(Inspired by the work of Laurent Kronental, in particular this photograph)
Dregs. Scum. Rabble. Undesirables. Canailles.
Guillaume hated them all with a dour passion. His hatred had not made him become a gendarme, but it had kept him one through the subsequent years of thankless state service. When he achieved the rank of Inspecteur, he paid lip service to the notion of going after the power behind the streets – the organised criminal hierarchies who played the common thugs like marionettes – but such idealistic claims were far removed from his real aims. In short, he wanted to lock up every single clochard and malfrat he could get his hands on. It was they who he blamed for sullying the alleys and boulevards of his once-spotless locality. It was they who would draw the full force of his ire.
Glumly mulling over such feelings, Inspector Guillaume Ouvrier was unaware that the thoughts of loathing had painted an expression of sneering disgust across his face. Thus, any passers-by who walked past the towering flats and happened to look up through the second floor window would catch a glimpse of a most intimidating visage. Ouvrier was pushing sixty, and his work had aged his features so that he looked at least a decade older, but he wore a fearsome countenance underneath his dark brown fedora with its thick black hatband. His messy mop of white hair was just visible around the tips of his ears, and though eternally clean-shaven he had the craggy, lined face of an old sea dog. Though blessed with big blue eyes, his permanent squint of disdain lessened their attractiveness quite a bit. To call his demeanour ‘frosty’ would be akin to describing the Antarctic as ‘cool’.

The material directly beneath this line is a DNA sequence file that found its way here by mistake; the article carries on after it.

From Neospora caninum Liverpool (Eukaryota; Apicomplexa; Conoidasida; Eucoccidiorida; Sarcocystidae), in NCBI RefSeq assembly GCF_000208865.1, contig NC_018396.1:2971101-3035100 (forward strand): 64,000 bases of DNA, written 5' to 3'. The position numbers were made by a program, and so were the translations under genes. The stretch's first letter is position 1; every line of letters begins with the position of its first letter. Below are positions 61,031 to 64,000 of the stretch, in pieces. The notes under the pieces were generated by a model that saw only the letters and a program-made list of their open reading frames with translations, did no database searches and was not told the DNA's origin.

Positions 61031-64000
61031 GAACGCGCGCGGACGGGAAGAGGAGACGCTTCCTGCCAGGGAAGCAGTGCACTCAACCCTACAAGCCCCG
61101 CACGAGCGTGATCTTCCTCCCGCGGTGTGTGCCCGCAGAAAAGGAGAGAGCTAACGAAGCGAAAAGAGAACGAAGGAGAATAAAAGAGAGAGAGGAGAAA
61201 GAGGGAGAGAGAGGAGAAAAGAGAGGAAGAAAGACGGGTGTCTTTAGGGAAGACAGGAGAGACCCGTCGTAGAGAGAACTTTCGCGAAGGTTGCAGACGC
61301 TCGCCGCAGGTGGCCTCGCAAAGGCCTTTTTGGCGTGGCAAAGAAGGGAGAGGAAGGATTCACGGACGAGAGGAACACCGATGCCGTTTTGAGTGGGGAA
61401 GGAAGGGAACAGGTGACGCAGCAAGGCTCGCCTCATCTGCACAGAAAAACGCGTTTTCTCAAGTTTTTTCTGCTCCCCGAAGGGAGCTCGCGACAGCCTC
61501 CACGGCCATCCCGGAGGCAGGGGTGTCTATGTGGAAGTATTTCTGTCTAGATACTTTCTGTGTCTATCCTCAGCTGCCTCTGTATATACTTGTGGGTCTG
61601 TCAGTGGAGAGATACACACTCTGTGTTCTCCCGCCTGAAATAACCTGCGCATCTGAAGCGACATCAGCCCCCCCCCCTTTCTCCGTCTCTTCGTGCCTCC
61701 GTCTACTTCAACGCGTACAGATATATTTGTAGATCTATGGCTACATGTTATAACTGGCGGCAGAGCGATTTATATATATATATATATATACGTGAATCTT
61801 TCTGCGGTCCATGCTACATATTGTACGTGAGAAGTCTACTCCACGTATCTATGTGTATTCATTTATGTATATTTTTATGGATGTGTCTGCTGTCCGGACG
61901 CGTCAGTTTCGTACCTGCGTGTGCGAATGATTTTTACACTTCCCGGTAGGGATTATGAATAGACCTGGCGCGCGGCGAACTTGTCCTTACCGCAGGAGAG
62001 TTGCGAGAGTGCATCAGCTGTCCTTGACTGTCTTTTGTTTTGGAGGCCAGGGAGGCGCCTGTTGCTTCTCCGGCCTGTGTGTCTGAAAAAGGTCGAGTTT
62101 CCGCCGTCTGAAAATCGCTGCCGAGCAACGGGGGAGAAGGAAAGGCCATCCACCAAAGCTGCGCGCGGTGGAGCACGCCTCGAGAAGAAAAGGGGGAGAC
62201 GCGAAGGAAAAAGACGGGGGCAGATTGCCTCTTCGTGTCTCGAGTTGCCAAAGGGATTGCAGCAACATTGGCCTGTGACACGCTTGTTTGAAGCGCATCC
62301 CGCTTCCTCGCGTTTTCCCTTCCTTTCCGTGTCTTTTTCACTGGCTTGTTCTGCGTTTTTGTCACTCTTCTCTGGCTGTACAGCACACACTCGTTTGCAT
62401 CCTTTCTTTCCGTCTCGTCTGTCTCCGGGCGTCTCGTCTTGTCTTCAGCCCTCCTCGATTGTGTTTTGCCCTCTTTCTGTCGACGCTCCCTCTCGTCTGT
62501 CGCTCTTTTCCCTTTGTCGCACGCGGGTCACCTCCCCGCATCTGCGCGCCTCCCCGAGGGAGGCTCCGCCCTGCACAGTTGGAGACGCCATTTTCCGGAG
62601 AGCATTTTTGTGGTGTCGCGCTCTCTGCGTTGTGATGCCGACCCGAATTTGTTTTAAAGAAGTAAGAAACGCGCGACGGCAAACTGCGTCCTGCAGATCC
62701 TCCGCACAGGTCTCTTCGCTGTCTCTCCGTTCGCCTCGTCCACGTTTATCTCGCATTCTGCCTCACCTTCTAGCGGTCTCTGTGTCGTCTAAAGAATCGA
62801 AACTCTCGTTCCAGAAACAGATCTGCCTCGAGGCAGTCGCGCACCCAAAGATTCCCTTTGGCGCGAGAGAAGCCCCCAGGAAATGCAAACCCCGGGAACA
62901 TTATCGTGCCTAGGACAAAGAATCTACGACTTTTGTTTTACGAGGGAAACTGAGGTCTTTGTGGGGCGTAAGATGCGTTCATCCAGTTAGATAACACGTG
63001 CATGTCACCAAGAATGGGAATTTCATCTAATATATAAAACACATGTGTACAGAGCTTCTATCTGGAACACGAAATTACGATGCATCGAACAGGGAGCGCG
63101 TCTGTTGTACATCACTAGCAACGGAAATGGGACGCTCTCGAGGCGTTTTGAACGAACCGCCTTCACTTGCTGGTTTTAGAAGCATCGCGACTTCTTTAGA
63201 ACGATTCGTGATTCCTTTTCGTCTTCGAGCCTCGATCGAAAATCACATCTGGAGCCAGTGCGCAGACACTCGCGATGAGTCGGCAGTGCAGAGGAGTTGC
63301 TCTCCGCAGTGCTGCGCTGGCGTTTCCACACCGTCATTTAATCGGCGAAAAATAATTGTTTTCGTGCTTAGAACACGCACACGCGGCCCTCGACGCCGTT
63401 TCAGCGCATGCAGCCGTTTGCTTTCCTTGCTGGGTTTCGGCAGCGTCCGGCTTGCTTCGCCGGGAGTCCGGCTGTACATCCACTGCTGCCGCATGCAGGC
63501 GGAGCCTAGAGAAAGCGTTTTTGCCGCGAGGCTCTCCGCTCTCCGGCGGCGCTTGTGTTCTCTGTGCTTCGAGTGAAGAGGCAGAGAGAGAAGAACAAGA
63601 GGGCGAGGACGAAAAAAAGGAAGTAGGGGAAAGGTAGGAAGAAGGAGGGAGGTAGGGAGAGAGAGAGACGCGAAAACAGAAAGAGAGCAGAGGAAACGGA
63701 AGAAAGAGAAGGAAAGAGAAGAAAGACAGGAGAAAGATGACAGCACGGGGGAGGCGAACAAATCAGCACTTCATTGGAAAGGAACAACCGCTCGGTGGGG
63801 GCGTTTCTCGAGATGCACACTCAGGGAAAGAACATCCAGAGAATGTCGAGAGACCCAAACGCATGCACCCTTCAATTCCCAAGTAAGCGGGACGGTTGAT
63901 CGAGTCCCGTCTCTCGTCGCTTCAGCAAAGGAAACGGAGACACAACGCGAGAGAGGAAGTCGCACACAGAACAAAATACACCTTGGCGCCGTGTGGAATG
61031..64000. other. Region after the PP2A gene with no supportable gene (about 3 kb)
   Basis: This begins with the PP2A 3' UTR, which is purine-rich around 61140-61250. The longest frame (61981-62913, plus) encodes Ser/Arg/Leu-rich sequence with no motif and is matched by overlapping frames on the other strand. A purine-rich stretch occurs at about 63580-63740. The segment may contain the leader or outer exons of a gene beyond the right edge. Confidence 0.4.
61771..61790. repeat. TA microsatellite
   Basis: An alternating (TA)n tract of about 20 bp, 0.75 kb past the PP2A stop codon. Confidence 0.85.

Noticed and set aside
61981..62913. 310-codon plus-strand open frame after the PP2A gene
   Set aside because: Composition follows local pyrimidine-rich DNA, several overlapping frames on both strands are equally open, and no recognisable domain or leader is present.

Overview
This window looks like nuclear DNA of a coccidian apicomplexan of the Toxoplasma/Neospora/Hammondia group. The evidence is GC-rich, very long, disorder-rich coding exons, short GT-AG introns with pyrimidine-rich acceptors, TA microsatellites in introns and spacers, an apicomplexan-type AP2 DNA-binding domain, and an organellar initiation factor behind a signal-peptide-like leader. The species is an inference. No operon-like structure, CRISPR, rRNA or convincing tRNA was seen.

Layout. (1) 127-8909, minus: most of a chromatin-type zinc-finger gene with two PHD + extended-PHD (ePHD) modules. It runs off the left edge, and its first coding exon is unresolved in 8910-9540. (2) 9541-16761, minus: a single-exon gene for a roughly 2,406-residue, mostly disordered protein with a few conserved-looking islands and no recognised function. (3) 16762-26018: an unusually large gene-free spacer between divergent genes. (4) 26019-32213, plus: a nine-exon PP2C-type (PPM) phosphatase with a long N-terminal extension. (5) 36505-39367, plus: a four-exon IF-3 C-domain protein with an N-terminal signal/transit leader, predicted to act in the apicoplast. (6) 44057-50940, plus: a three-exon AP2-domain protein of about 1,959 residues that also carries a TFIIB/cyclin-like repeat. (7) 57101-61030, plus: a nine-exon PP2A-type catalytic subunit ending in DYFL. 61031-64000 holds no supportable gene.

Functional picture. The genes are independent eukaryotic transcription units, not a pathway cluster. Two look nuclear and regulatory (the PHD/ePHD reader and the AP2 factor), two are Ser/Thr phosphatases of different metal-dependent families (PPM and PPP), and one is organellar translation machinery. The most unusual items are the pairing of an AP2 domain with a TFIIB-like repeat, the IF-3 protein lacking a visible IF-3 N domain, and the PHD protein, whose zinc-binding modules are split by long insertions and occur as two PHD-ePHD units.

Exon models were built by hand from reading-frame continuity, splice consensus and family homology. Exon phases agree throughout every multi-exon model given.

The dull-witted Lieutenant Student rushed back into the living room, as if burdened with explosive news, but Ouvrier knew the rookie well enough at this stage to know that this was simply down to the naive officer’s inability to discern information that was useful from that which was useless. Snapping to attention – as if on the parade ground, noted Ouvrier derisively – he began to speak, before being immediately interrupted by his superior.
“Sir, I’ve just-”
“I’m sure you have, garçon. Any chance at all that whatever-it-is that you have just done has any bearing whatsoever on our case?”
Mouth agape, eyes wide, cheeks blushing… The inexperience – or was it incompetence? – was writ large on the youngster’s face.
“GET OUT OF MY SIGHT!”
With his superior’s roar hot on his heels, the Lieutenant Student fled, cursing once more his misfortune in being seconded to this crazed detective.
Inspecteur Ouvrier turned back to the window, resuming his rumination. Though barely taking in all that was before him, he nonetheless gazed out over sights of utter magnificence. These buildings were architecturally daring, inspired by visions of the future that were extraordinary in their originality, and fearless in the unbound nature of their construction. Even the parks weaved around as if designed to mimic the rolling waves of the sea, while the apartment blocks surrounding them resembled grand cruise-liners from the age of steam. Futuristic novelty was everywhere, and yet…and yet…
Yet the inhabitants looked more like him; old, cantankerous, grizzled, aching. Nouveau et ancien. You would think that it would be the young, the bohemian, the artistic, the energetic…that those would be the ones drawn to such a unique environment. Mais non. The elderly and the frightened came to live here…because, in this district, they could depend on the police to uphold law and order with an iron fist. An iron fist that, in the case of Inspecteurs like Ouvrier, meant zero tolerance towards anyone who disturbed the peace.
Given that all the residents in the Victoire apartment block had been discovered dead that grey morning, it was fair to say that Guillaume Ouvrier’s peace was now thoroughly disturbed.
Solidarité, fréres et soeurs…